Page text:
Even if Seau didn't suffer greatly from hits he took in the NFL, he felt the game needed to change. In March, Seau told Jim Trotter of Sports Illustrated that he supported commissioner Roger Goodell's actions to lessen injuries in the game.
It has to happen, Seau said. Those who are saying the game is changing for the worse, well, they don't have a father who can't remember his name because of the game. I'm pretty sure if everybody had to wake with their dad not knowing his name, not knowing his kids' name, not being able to function at a normal rate after football, they would understand that the game needs to change. If it doesn't there are going to be more players, more great players, being affected by the things that we know of and aren't changing. That's not right.
The former linebacker didn't indicate that he was suffering from any of the symptoms he mentioned, but he was certainly in favor of the direction Goodell has been taking.
Seau's sudden death has led many to speculate that he decided to take his own life because of head injuries he suffered in the NFL. A few former players have committed suicide in recent years, and some have said the injuries the players sustained on the field led them to ending their lives.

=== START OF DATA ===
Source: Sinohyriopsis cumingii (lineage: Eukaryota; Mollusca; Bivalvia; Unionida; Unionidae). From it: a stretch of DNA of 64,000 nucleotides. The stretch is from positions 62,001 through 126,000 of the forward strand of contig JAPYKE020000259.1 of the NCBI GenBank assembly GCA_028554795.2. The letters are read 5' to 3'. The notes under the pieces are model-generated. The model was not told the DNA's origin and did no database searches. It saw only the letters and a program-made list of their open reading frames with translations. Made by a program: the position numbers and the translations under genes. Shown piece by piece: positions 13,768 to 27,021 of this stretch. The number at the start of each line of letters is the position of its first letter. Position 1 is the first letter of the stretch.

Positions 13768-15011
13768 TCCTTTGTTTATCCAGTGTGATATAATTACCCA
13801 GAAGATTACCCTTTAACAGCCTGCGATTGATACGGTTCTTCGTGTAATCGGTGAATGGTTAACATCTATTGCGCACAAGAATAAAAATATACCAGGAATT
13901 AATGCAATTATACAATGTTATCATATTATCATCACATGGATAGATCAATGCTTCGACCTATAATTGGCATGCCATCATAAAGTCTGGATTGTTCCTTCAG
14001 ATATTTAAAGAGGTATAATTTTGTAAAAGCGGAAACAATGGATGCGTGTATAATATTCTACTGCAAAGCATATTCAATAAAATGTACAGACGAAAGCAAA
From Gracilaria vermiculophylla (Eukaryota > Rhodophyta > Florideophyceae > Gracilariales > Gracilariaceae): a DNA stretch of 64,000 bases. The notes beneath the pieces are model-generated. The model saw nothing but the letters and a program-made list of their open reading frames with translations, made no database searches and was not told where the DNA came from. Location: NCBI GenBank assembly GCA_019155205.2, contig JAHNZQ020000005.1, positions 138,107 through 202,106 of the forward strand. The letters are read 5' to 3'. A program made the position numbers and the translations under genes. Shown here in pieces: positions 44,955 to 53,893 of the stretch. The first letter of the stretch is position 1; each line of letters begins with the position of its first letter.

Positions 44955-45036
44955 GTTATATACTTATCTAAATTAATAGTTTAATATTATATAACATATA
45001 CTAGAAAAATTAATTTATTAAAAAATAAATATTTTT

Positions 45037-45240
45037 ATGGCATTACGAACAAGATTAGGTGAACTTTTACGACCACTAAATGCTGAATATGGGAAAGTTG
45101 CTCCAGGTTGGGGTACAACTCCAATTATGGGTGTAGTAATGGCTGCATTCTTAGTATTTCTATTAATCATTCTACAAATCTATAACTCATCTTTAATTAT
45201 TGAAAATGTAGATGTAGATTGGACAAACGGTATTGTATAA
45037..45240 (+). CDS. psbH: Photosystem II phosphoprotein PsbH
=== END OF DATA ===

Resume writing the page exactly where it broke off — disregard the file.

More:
Former Bears safety Dave Duerson shot himself in 2011, and asked for his brain to studied. Now, Seau's brain will be studied as well.
It's not thought that Seau's intentions were for his brain to be studied like Duerson, but Chargers team chaplain Shawn Mitchell says Seau's family will allow researchers to see if he was suffering from damage resulting from concussions.
Boston University asked Seau's family if it could study the former Charger's brain, but they were still unsure on Thursday. BU was able to confirm that Duerson suffered from a neurodegenerative disease linked to concussions after studying his brain.
Seau's family says he didn't appear depressed and never complained about concussion-related issues.